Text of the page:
Reb Russell

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For the American actor and football player, see Lafayette Russell.
Reb Russell
RebRussellCard.jpg
Pitcher/Outfielder
Born: (1889-03-12)March 12, 1889
Jackson, Mississippi
Died: September 30, 1973(1973-09-30) (aged 84)
Indianapolis, Indiana
Batted: Left Threw: Left
MLB debut
April 18, 1913 for the Chicago White Sox
Last MLB appearance
September 30, 1923 for the Pittsburgh Pirates
Career statistics
Win–loss record 80–59
Earned run average 2.33
Batting average .268
Teams
  • Chicago White Sox (1913–1919)
  • Pittsburgh Pirates (1922–1923)

Ewell Albert "Reb" Russell (March 12, 1889 in Albany Mississippi – September 30, 1973 in Indianapolis Indiana) was a Major League Baseball player for the Chicago White Sox and the Pittsburgh Pirates.

Russell was drafted by the White Sox as a pitcher in 1912. In his rookie season, his won-loss record was 22–16 and he led the league in games pitched, with 52. The lefty had a sterling 1.90 ERA while leading the team in innings pitched (317) and wins. Only Washington's ace Walter Johnson topped Reb’s eight shutouts, and Russell tied a record that still stands with five 1–0 victories in a season. In 1916, he was Chicago's opening day starter; that year he led the team in wins (18), innings (264), and shutouts (5), and led the league in fewest walks allowed per inning.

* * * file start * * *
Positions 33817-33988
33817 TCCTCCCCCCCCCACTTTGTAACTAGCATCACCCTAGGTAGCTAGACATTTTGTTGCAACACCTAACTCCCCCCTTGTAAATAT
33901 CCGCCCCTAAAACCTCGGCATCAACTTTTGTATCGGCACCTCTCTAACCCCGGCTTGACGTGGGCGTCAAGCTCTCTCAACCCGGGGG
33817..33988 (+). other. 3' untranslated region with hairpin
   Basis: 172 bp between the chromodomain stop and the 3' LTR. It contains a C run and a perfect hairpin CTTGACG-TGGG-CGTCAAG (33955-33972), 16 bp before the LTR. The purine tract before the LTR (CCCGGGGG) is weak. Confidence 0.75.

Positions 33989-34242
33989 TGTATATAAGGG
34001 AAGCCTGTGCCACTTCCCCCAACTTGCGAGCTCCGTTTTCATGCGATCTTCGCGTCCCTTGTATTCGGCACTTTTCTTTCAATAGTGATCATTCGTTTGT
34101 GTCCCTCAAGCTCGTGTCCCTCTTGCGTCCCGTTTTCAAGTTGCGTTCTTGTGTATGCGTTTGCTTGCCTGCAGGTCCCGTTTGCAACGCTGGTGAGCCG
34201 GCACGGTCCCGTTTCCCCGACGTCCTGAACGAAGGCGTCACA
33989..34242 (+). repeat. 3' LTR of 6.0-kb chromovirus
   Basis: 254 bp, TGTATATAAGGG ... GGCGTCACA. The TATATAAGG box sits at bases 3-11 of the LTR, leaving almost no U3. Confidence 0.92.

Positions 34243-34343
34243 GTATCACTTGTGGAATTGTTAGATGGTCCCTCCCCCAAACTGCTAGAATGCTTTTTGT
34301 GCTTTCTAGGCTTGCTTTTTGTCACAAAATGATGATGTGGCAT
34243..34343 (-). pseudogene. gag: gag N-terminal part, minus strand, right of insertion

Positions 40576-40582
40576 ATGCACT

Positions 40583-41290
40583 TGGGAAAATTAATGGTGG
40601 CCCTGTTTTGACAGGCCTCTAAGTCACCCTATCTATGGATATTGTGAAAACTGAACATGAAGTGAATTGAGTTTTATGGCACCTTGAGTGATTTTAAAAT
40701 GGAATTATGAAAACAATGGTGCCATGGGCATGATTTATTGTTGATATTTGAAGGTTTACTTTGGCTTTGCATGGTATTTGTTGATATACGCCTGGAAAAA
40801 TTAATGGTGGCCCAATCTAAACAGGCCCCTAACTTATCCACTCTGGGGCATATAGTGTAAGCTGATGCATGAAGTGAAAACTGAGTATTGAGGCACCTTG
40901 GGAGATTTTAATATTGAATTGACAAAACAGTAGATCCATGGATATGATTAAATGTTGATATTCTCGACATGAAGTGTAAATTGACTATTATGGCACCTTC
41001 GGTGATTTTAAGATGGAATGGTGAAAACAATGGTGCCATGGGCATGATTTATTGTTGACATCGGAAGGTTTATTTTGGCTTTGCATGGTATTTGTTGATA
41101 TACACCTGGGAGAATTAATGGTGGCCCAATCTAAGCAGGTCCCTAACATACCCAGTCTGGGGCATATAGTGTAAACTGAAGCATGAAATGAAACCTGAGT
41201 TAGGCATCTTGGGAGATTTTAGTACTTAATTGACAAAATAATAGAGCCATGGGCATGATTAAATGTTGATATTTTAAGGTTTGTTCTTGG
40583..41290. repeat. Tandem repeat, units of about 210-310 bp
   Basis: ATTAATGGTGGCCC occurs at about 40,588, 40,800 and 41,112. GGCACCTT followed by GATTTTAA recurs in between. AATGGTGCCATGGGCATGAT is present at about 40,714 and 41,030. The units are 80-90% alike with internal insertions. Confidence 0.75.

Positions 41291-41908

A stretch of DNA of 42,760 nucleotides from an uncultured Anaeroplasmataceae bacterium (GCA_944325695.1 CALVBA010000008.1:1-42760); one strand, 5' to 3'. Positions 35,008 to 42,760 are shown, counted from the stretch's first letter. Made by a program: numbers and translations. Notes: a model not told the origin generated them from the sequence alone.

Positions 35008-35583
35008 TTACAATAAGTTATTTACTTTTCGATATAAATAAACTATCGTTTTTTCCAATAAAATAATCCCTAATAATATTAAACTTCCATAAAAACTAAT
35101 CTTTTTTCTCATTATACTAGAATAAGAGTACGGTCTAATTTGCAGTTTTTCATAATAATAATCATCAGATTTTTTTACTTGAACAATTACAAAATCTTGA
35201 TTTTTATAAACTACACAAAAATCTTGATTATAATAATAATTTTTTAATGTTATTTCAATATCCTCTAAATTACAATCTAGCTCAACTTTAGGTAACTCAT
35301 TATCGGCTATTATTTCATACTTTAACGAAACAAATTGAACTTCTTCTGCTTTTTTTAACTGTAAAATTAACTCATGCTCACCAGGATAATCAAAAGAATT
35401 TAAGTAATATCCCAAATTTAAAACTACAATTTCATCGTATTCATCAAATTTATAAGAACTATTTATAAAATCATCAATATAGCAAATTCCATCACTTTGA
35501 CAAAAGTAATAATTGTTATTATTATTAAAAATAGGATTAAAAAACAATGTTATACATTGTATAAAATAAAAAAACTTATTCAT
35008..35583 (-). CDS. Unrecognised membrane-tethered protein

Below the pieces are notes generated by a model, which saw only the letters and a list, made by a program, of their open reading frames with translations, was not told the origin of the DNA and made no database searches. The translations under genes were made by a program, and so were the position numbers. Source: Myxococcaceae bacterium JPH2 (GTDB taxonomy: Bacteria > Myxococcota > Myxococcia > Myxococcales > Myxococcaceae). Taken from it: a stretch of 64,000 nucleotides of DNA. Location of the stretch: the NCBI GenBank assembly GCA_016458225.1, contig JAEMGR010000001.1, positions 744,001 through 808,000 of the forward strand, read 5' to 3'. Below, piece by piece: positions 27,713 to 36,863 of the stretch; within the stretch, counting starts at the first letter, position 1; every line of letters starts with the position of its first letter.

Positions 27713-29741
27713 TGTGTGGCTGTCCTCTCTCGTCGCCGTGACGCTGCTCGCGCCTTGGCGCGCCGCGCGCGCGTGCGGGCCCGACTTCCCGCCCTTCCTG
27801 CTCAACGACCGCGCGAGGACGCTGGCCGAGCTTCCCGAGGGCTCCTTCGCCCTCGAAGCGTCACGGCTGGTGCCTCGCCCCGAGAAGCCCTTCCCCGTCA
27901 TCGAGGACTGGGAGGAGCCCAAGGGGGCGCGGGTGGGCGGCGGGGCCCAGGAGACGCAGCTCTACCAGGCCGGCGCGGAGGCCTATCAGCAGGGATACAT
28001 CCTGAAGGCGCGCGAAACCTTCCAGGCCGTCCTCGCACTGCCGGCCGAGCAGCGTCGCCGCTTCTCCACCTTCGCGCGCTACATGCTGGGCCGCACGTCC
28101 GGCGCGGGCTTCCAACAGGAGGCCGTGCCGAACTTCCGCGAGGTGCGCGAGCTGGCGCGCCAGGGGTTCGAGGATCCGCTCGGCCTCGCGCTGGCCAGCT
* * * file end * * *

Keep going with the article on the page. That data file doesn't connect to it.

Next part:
Russell helped the White Sox win the 1917 American League pennant, with a won-loss record of 15–5 and an ERA of 1.95. He was the starting pitcher of Game 5 of the 1917 World Series, but was unable to retire a batter and was replaced in the first inning by Eddie Cicotte.

Russell developed arm trouble in 1918 and, after a poor start, he was released by Chicago. However, in the minor leagues the decent-hitting Russell converted to playing the outfield and returned to the majors in 1922, playing for Pittsburgh. That year, he batted .367 with 75 RBI in 60 games. He was released by the Pirates at the end of the 1923 season, after which he returned to the minor league American Association (the highest level of minor league play in his era). Russell remained a highly paid star in the AA through age 40, and won the league batting title (.385) when he was 38 years old.

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